USA Gymnastics launched an independent review of its policies in the wake of the allegations against Nassar and reporting by the Indianapolis Star that highlighted chronic mishandling of abuse allegations against coaches and staff at some of its over 3,500 clubs across the country.

In June, the federation immediately adopted 70 recommendations proffered by Deborah Daniels, a former federal prosecutor who oversaw the review. The new guidelines require member gyms to go to authorities immediately, with Daniels suggesting USA Gymnastics consider withholding membership from clubs who decline to do so.

The organization also named Toby Stark, a child welfare advocate, as its director of SafeSport. Part of Stark’s mandate is educating members on rules, educational programs, reporting and adjudication services.

Daniels said repeatedly that her review wasn’t designed to adjudicate the past, something that doesn’t fly with Raisman. She pointed to the reported $1 million severance package given to former president Steve Penny after he resigned under pressure in March as proof that the organization just doesn’t get it.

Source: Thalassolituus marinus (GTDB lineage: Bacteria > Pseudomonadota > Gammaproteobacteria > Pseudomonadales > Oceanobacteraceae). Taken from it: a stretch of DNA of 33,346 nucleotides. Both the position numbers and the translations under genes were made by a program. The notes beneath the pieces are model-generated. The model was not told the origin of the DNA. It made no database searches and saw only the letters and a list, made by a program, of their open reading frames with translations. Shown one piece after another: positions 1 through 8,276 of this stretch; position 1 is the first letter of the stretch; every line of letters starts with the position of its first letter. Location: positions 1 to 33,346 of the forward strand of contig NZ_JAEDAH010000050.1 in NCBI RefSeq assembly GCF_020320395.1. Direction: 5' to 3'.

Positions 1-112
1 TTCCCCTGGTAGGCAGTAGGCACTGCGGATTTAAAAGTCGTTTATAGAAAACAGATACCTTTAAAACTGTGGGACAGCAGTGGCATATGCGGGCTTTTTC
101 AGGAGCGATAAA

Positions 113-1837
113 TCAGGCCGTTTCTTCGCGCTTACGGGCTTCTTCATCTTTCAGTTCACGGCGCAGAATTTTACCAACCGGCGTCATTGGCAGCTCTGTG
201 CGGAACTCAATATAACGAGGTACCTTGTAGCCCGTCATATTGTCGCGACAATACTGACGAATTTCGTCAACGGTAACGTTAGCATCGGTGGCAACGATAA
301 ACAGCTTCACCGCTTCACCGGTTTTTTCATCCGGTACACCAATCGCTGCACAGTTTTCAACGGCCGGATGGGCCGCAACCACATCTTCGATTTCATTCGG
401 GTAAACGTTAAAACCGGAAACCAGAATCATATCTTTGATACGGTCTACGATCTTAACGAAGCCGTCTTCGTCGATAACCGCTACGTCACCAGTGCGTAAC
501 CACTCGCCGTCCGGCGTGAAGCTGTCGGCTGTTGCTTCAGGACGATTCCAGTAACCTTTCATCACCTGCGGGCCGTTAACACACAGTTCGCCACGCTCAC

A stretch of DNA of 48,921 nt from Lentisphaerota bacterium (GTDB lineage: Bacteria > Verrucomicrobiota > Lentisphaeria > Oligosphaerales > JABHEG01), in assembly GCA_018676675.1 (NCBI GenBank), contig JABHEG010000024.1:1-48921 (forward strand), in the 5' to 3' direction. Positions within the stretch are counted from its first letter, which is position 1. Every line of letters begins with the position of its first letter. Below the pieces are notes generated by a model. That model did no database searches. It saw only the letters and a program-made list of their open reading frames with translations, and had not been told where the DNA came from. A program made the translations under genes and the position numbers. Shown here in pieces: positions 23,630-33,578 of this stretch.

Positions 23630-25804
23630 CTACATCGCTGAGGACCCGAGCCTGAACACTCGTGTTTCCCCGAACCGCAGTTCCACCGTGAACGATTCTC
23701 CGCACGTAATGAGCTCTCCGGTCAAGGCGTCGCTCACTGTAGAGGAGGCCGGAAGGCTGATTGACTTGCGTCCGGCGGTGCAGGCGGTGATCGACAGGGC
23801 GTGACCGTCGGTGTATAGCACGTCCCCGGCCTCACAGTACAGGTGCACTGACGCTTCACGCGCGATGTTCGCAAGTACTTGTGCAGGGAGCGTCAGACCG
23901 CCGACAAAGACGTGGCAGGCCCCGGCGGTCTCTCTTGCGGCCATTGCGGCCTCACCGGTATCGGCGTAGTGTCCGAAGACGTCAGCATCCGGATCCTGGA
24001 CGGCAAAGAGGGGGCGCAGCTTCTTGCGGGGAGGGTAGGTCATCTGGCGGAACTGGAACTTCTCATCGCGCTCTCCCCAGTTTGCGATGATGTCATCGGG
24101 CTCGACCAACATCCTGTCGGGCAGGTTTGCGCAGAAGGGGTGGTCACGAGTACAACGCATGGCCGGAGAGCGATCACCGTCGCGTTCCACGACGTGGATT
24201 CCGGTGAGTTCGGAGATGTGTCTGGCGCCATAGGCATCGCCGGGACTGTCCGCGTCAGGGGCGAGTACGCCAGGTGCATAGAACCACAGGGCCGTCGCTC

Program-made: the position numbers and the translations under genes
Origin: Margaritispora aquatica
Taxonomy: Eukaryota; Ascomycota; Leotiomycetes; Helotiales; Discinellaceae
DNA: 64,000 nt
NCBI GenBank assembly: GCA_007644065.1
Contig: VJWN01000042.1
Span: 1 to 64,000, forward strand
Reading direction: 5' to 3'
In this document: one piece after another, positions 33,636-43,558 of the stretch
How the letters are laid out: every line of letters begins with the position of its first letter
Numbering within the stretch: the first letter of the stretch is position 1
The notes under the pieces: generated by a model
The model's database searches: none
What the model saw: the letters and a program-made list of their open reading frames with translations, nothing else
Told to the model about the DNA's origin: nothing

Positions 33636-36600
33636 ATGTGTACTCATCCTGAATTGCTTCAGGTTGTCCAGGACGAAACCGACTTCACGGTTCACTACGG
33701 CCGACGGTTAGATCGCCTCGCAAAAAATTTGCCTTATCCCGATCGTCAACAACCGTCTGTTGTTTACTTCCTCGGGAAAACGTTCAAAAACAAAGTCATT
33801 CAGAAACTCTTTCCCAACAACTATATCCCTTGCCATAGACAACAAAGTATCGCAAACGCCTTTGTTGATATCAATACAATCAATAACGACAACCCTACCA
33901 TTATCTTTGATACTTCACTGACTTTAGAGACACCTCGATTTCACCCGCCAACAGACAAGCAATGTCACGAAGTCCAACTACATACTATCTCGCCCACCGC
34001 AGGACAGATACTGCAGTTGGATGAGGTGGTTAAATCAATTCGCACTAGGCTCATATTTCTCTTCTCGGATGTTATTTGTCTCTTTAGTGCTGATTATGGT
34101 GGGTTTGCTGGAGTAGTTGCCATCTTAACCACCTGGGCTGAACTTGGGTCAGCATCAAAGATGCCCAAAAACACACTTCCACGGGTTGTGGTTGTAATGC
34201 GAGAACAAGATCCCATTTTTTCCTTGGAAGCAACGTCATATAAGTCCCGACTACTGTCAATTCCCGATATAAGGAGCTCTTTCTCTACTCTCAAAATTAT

“I thought, ‘Wow, why couldn’t they create a program?’” Raisman said. “A million dollars is a lot of money. They could do a lot of things to create change. They could create a program. They could even contact all the families that have come forward and say ‘Can we help your kid with therapy?’”

Lynn Raisman, Aly’s mother, said USA gymnastics needs to “get rid of the people who knew and looked the other way.”

Raisman has used her celebrity and extensive social media reach as a platform to promote positive body image and anti-bullying. She’s currently living in Needham, Mass., working on her autobiography out in November while weighing whether to take a shot at the 2020 Games. (Raisman said last September that she planned to go for Tokyo 2020 after taking a year off from training)

Either way, she wants USA Gymnastics to evolve and stressed there’s a difference between her criticism of USA Gymnastics and the sport as a whole.

The sport is fine. It’s part of the fabric of her life. It’s the organization that needs to change. And she’s clear on the message she wants it to send.

“Everyone is important,” Raisman said. “It doesn’t matter if you’re the Olympic champion or you’re an 8-year-old that goes to gymnastics in Ohio, or wherever you are in the U.S. Every single kid is important and I want USA Gymnastics to do a better job with that.”

P&G CHAMPS: TV Schedule | Final Five Updates | Results